- Novartis on Friday said it has received FDA clearance to begin production of its radiopharmaceutical drug Pluvicto out of its factory in Millburn, New Jersey.
- Novartis has struggled with production of Pluvicto since winning U.S. approval for its use treating prostate cancer in March 2022. Manufacturing setbacks have resulted in delays to patient treatment, forcing Novartis to add additional supply capacity to keep pace with demand.
- Production at the New Jersey site is expected to begin in the upcoming weeks, while manufacturing ramps up at the pharmaceutical company’s other facilities. A new plant being constructed in Indianapolis is nearing completion, Novartis said.
Novartis gained Pluvicto through its $2.1 billion acquisition of Endocyte — part of CEO Vas Narasimhan’s push into radiopharmaceuticals. Novartis has forecast the drug will eventually earn $2 billion annually, and has continued to invest in research and production.
The drug is not easy to make, however. Pluvicto combines a radioactive isotope with a targeting compound called a ligand, so manufacturing is more challenging than other types of medicines. Novartis previously had to halt production due to quality issues that also affected Novartis’ other marketed radiopharmaceutical, Lutathera.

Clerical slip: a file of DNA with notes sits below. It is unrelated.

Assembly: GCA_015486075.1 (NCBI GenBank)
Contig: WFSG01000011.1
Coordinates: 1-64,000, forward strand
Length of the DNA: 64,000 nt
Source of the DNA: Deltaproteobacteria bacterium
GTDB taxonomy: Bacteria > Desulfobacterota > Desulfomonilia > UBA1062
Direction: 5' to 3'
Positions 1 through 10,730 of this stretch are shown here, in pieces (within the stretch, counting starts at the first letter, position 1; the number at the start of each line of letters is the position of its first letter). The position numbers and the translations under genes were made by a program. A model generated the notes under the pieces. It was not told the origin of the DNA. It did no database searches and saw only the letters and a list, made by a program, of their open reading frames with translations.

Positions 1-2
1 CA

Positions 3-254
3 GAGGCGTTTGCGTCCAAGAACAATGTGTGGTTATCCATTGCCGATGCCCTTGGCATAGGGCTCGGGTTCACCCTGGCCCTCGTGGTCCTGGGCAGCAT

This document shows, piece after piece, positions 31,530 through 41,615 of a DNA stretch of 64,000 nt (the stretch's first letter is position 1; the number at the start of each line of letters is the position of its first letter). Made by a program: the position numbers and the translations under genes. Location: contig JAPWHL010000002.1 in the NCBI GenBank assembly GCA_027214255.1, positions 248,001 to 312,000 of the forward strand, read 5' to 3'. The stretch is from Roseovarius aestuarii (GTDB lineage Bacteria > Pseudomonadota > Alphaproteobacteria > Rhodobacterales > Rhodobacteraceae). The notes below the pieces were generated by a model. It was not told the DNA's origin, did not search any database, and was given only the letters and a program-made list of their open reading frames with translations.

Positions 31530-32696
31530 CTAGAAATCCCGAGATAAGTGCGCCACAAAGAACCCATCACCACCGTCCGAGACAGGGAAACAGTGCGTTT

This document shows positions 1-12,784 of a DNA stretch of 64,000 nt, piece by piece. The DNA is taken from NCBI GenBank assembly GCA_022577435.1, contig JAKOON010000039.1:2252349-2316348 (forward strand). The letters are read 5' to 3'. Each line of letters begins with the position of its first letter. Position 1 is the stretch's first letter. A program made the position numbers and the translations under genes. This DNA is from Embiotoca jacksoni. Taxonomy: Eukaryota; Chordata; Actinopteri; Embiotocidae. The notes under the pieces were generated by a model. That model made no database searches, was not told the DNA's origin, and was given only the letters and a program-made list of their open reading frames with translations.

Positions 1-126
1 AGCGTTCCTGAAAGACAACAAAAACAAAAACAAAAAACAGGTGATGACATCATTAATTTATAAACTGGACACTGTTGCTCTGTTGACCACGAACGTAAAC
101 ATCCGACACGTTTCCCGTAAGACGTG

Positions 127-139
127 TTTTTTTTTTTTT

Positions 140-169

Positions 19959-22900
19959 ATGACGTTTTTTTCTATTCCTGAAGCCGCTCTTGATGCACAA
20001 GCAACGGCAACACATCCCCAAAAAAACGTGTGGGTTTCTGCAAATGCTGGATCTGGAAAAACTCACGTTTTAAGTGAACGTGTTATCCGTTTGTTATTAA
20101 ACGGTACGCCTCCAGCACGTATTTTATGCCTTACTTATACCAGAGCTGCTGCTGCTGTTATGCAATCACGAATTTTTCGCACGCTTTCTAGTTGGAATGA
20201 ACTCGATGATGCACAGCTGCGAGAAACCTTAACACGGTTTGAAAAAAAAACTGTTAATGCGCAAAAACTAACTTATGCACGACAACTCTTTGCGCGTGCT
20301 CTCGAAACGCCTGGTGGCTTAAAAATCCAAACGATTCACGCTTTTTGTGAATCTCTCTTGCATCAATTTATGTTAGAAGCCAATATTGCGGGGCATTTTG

Demand is expected to grow, as Novartis reported late last year results from a clinical trial that could lead to an expanded approval for Pluvicto. The trial, which enrolled patients with metastatic prostate cancer that’s resistant to castration, found the drug helped keep cancer from progressing for longer than did standard treatment.
In preparation, Novartis said it would ramp up manufacturing by adding new factories in Indiana, Italy and New Jersey.
Its site in Ivrea, Italy will continue production for the U.S. and is expected to expand capacity in the future. Novartis additionally gained clearance for a site in Zaragoza, Spain, which will supply the drug in Europe. Its new facility in Indianapolis is close to completion and should be open as early as this year.
Novartis anticipates the New Jersey site will contribute “meaningfully” to the supply and sales of Pluvicto by the third quarter. The company estimates it will be able to produce at least 250,000 doses of Pluvicto annually by 2024.
Novartis is continuing to invest in radiopharmaceuticals in other ways, too. The company recently teamed up with with Bicycle Therapeutics to use the smaller company’s technology to create targeted radiation treatments for cancers.